In terms of the voice acting, the people in DCU once again put together a fine line-up. Here we get some solid talent in Jason Isaacs, Kelly Hu (who is voicing the same character in an upcoming “Green Lantern: The Animated Series”… um… series), Arnold Vosloo and at the head of the cast, Nathan Fillion who has stated is a big fan of the character and who many fans petition to play the live action character.
All in all, Emerald Knights is a fine addition to the DCU line and although it might not match up with some of their better outings like Under the Hood or Wonder Woman (not to mention the Superman/Batman films which I liked), this is still a good film worth checking out.
SPECIAL FEATURES – 4.25/5
As with the other DCU releases, this comes with a glossy, reflective slip cover.
Feature Commentary – DC Comics Chief Creative Officer Geoff Johns and Co-Publisher Dan DiDio offer up a decent commentary track about various topics like the characters (both in the film and the comic book), story and animation. ** Blu-ray Exclusive **
Only the Bravest: Tales of the Green Lanterns Corps (31:51; HD) – Extensive featurette documenting the origins of the comic book and characters, in a introspective way and has interviews with those within DC Comics (like the aforementioned Johns and DiDio), people who worked on this feature as well as those in other fields such as psychology. This is a well made featurette that for those who don’t know much about the characters will get a crash course.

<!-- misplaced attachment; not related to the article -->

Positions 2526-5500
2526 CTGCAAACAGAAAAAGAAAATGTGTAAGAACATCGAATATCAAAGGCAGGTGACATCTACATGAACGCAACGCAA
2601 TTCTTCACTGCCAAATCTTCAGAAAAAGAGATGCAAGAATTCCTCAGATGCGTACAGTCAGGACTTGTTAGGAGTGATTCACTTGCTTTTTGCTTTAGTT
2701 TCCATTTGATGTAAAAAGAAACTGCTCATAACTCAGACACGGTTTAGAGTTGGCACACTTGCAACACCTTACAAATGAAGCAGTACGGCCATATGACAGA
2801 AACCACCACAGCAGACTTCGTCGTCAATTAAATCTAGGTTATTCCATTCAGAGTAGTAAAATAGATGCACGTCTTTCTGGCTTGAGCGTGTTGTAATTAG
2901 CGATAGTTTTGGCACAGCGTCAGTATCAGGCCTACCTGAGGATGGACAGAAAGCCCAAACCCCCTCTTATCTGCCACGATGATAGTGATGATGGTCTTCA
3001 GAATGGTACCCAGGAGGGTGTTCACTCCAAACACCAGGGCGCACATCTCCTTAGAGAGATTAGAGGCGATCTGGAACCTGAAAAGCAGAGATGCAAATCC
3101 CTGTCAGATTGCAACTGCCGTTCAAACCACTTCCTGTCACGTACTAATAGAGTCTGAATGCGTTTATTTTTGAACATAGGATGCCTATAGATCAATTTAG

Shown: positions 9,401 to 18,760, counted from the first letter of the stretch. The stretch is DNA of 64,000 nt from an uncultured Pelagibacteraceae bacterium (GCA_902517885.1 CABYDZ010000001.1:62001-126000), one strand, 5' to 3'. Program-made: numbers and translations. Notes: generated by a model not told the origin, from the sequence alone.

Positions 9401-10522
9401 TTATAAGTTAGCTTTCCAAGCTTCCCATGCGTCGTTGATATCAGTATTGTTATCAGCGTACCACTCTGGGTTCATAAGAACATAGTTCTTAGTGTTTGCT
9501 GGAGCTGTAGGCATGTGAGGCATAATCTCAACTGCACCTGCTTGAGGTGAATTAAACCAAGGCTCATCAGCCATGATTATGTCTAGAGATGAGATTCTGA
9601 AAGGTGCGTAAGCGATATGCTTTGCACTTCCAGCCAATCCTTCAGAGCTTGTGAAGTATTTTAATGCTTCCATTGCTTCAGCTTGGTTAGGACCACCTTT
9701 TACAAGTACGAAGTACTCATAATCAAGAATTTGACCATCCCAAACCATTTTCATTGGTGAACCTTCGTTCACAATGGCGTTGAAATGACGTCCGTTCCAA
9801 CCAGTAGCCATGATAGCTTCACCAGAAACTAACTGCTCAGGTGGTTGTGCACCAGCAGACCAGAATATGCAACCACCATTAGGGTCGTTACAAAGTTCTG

Why Green Lantern Matters: The Talent of Geoff Johns (18:11; HD) – Here we get a profile on Johns and what he brought back to the “Green Lantern” comic book which had lost its way and going back to its roots with the Corp, the ring, etc. This is an interesting featurette even for somebody who has never read a single issue of “GL”. This also briefly (VERY briefly) delves into the live action feature film. ** Blu-ray Exclusive **